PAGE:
How To Get Iris Bloom Again: 9 Tips to Grow Your Flowers

Suppose you are looking to get your iris to bloom again. In that case, you should start by checking the depth of the rhizome, adequate sunlight, protecting it against spring frost, fertilizing with adequate nutrients, deadhead dying flowers, preventing green foliage removal, reducing overcrowding, limiting competition, and dividing the iris. Iris will typically bloom again within a few months, so keep an eye out for new blooms and enjoy the beauty of a healthy iris garden!

Iris can be a beautiful flower, described as having an earthy, floral, and slightly sweet smell, but it can become a sad sight if it is not given the proper care. So keep reading on how to get your iris to bloom once again.

Photo showing the beautiful purple flowers of a dwarf iris plant – Latin name: Iris reticulata. This popular flowering plant originates from Russia and is fairly compact in its habit and nature, being drought tolerant and ideal for rockeries and rock gardens. The purple iris flowers appear in late spring and last for several weeks, depending on the weather.

Ways on Getting Your Iris Bloom Again

Rhizome Depth

Rhizomes are plant stems found on the surface or below ground and are referred to as rhizomes. The plant’s roots will emerge from a network of nodes in this structure. Because they grow perpendicular to the ground, they’re one of a kind.

As a result, the first thing you should do is check the root depth. Irises will not bloom if the rhizomes are buried too deeply. Unlike the plant’s corms or bulbs, Rhizomes should be placed in the ground. You’re doing it wrong if you’re putting them in too far. Keep half of the rhizome above the surface if you’re planting in clay soil.

Focus on the Sunlight

One of the most common reasons why irises do not bloom is that they are frequently kept in the shade. Your irises should receive plenty of sunlight, so make sure they get it! The majority of iris cultivars require at least six hours of direct sunlight each day to thrive. As a result, this is ultimately what causes the flower to open.

Irises planted in shady areas may benefit from relocating to an open, sunny spot where they can receive additional sunlight.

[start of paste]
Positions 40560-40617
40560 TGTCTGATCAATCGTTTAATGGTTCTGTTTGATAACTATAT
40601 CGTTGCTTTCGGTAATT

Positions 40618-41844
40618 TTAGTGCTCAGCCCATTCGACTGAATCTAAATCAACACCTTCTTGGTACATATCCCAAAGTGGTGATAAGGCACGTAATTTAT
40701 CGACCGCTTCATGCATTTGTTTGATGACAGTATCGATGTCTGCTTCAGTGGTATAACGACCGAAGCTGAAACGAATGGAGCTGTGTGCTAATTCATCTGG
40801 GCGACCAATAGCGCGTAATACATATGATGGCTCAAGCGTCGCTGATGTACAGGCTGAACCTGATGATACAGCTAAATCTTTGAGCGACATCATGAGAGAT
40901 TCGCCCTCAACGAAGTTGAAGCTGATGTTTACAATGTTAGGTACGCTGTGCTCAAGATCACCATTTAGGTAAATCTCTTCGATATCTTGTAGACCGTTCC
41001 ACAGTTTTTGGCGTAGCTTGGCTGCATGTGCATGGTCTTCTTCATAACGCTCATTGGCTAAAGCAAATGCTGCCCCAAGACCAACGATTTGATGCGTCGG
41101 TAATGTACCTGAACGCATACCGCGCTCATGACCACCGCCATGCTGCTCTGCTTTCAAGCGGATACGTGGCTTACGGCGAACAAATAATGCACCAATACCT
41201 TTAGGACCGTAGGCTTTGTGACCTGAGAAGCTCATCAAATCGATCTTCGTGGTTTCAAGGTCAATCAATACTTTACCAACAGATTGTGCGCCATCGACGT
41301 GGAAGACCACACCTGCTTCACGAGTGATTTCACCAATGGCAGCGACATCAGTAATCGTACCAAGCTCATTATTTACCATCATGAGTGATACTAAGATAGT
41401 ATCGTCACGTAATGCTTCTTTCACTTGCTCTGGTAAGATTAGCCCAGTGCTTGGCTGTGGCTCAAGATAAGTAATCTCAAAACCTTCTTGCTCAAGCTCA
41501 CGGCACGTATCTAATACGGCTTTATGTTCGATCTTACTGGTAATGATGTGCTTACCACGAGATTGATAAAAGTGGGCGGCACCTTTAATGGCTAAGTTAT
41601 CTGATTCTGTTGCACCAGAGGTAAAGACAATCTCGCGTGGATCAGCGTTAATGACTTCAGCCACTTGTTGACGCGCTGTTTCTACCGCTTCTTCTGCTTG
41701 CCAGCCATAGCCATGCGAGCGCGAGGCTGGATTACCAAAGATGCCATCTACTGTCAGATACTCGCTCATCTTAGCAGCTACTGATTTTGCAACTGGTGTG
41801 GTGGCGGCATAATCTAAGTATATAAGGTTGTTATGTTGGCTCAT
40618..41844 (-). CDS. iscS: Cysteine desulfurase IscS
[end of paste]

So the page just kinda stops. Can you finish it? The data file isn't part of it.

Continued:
Protection Against Spring Frost

An early spring frost can be lethal to your irises if you don’t take precautions. The early spring frost must be avoided if you want your iris to bloom again. You must be extremely careful and protective of the plant once it has produced buds.

If this doesn’t happen, the buds will die before they can open up and bloom. A burlap sheep or any light fabric can be draped over a pole that encircles the iris for protection. The plant should be protected from the cold weather by a thick layer of mulch.

Since frost usually occurs at night, make sure you have something covering it. Afterward, you can remove your covers to get some much-needed sunlight in the morning.

Feed Your Iris With Nutrients

Irises should be fertilized in the early spring when they are just starting to grow. You should fertilize the irises a month after the first bloom to encourage them to bloom again. Thus, the plant’s well-being and quality will both be preserved. Always use a fertilizer labeled for use with bulbs when planting your garden. A “6-10-10” label is a good indicator to look for. If you add more than is recommended on the label, the plant may die due to over-watering. When fertilizing a plant, be sure to wet it thoroughly with a hose or at least one inch of water.

Iris pumila, sometimes known as pygmy iris or dwarf iris purple flower on the field

Deadhead Faded Blooms

Removing faded iris blooms requires great care. The stalks can be cut with a pair of scissors. You can also use a hand clipper for the same purpose just fine. The iris plant will be able to rebloom more quickly if the dead flowers are removed, and you may also see different varieties.

Green Foliage Should Not Be Removed

It’s important to keep in mind not to remove any green foliage. When the rhizomes are killed, the plant will be deprived of the energy it needs for the next flowering period.

Iris growers often cut the foliage too quickly, which is one of the main reasons they don’t get flowers. When the foliage is lush and green, don’t cut it down or remove it.

Reduce Overcrowding

As the rhizomes grow, they’ll clog up the surrounding area as they spread out. As a result, they become too dependent on each other, stifling their progress.

Rhizomes must be separated from each other by removing their roots. You should replant them as soon as possible after separating them with a knife. Rhizomes will have merged by the time this is done, so it should be done every three to four years. After you’ve split them successfully, they’ll bloom better.

Limit Competition

When sharing the resources beneath the soil, plants can be a little overzealous. Having other plants near your irises means that the soil’s resources, such as nutrients, are likely to be limited.

As a rule of thumb, get rid of weeds and any other plants you think may deprive your iris of resources under the soil. Some of the competition could lead to shades that limit sunlight. These unhealthy conditions would cause your plants to go dormant, resulting in no flowers on your plants.

Divide the Iris Flowers

Even when there is a lot of green growth, the best way to encourage irises to bloom is to divide them. The plants should be moved around the garden if they aren’t producing as many flowers as they should. To give the plant plenty of room to grow, remove the dead foliage in the late summer and cut it back by at least two-thirds.

Remember the tips listed above if you want your irises to bloom again. The health of your plants depends on following these guidelines and checking on them frequently.